Hydronephrosis and Hydroureter
A condition where obstruction of the urine outflow distal to renal pelvis results in distension of renal pelvis and calyces with urine is called as hydronephrosis. Similarly, when the obstruction is beyond the ureters, there is swelling of the ureters with urine, a condition known as hydroureter in medical parlance. Both these conditions can be unilateral or bilateral, acute or chronic and physiological or pathological.
Causes of Hydronephrosis and Hydroureter
The common causes of hydronephrosis and hydroureter are:
- In children, hydronephrosis and hydroureter are generally secondary to some congenital anomalies. These include urethral valves and strictures, and stenosis at the level of either ureterovesical junction or ureteropelvic junction.
- In young adults, calculi of the kidneys, ureters or bladder are the most common cause of urinary obstruction, giving rise to hydronephrosis and hydroureter.
- In the elderly people, common cause of hydronephrosis and hydroureter are hypertrophy or carcinoma of the prostate gland, calculi of the urinary system or neoplasms in the pelvic or retroperitoneal areas.
- This condition is frequently seen in pregnant women (it affects as many as 80% of all pregnant women). It may be either due to the compression of the ureters at the pelvic brim because of the growing fetus, or due to the dilatation of renal calyces under the effect of progesterone. The condition is more common on the right side as compared to left.
Effect of Hydronephrosis and Hydroureter
- Prolonged stasis of urine in the kidneys or ureters may lead to infection and sepsis. It may also lead to the formation of calculi and renal scarring.
- Chronic obstruction of urine may damage the kidneys and give rise to hypertension.
- Prolonged hydronephrosis may give rise to chronic renal failure.
Symptoms of Hydronephrosis and Hydroureter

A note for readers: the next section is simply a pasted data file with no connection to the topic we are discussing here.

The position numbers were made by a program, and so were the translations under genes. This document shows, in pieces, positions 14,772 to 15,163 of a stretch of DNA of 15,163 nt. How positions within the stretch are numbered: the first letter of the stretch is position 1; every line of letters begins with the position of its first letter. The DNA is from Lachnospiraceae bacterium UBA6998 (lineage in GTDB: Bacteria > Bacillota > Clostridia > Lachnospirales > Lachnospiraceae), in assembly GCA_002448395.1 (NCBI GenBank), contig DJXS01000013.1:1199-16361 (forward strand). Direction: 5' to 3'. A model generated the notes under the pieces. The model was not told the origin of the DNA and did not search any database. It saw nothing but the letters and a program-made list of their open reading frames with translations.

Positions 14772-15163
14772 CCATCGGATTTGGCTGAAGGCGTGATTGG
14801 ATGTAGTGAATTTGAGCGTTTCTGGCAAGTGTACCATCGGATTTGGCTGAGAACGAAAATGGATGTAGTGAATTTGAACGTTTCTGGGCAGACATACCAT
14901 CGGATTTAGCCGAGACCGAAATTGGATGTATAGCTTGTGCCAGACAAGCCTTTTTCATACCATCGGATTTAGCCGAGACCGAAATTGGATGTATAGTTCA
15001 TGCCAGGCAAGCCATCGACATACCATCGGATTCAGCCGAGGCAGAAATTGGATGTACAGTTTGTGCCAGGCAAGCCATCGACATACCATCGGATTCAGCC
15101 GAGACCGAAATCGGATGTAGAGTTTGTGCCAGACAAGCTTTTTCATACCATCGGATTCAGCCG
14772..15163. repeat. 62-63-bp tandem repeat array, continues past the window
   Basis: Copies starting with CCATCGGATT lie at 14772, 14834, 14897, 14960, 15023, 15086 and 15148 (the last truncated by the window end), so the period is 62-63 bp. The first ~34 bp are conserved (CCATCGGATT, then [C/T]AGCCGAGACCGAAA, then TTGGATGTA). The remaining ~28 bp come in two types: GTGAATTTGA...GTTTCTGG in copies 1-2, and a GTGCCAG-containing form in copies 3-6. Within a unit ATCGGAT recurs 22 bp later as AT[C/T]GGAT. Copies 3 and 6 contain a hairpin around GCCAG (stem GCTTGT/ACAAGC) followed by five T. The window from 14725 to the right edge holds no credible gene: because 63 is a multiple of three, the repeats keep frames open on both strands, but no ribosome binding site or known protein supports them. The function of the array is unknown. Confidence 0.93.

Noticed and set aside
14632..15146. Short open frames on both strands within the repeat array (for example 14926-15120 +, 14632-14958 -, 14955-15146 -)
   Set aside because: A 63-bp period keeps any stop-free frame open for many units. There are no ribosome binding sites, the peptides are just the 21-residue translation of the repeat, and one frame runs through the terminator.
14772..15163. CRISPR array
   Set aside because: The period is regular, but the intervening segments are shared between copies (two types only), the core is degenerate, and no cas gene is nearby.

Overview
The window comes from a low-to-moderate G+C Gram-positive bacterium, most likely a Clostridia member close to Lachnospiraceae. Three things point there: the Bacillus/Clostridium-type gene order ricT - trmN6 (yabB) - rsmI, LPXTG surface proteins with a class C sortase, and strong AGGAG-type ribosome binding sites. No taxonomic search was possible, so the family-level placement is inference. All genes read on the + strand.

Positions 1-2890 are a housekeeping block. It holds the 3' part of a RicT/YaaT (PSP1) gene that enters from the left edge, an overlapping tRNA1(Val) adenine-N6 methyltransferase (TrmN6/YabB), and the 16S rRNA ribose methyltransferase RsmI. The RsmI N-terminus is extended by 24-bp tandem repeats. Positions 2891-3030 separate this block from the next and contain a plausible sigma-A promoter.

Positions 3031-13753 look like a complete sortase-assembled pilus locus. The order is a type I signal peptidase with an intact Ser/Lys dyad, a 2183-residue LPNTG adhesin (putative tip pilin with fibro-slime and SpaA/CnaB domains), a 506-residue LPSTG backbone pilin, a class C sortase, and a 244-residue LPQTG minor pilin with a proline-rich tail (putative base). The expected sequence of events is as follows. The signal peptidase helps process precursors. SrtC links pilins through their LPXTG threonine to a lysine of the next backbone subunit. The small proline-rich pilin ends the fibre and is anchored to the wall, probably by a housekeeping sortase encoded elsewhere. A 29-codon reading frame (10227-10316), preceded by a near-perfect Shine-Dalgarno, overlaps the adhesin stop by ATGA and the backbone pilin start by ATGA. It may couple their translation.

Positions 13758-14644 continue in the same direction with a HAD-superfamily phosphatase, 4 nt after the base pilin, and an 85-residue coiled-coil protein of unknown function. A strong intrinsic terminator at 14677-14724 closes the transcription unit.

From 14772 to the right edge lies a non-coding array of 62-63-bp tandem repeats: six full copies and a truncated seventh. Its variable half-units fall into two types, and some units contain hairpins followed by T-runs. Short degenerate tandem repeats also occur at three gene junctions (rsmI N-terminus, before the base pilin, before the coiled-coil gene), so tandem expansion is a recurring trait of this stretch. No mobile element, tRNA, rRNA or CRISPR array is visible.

The symptoms depend upon whether the condition develops suddenly or is chronic in nature.
In case of acute obstruction, the distension caused by urine may lead to severe pain. This can be seen in sudden complete obstruction caused by ureteric calculi or in case of fluid overload which leads to increased urine output as compared to the rate of urine outflow through an area of obstruction.
In case of a slowly developing obstruction or when the obstruction is partial as seen in the cases of pelvic tumors or congenital stricture at the ureteropelvic junction, the pain may be completely absent.
The pain also depends upon the site of obstruction. When the obstruction is at the level of kidneys or upper ureters, the patient complains of pain in his flanks. However, when the obstruction is at the level of lower ureters or the bladder, the patient complains of pain that radiates to the groin region.
The patient may present with anuria in case of sudden complete bilateral obstruction.
Hematuria may be present in case of calculi or malignancy.
Physical findings of Hydronephrosis and Hydroureter
- In case of severe hydronephrosis, the doctor may be able to palpate the kidneys.
- There may be costovertebral tenderness on the side which is affected.
- Lower urinary tract obstruction may give rise to a swollen bladder which can be easily palpated.
- Edema of lower extremities can be seen in case of bilateral hydronephrosis.
Treatment of Hydronephrosis and Hydroureter
Medical treatment is usually limited to control of pain and infection. Alkalis may be given to treat uric acid stones and steroids may be given for retroperitoneal fibrosis.
Surgical treatment is the mainstay and depends upon the cause and site of obstruction. Early intervention is desirable to prevent long term damage to the kidneys.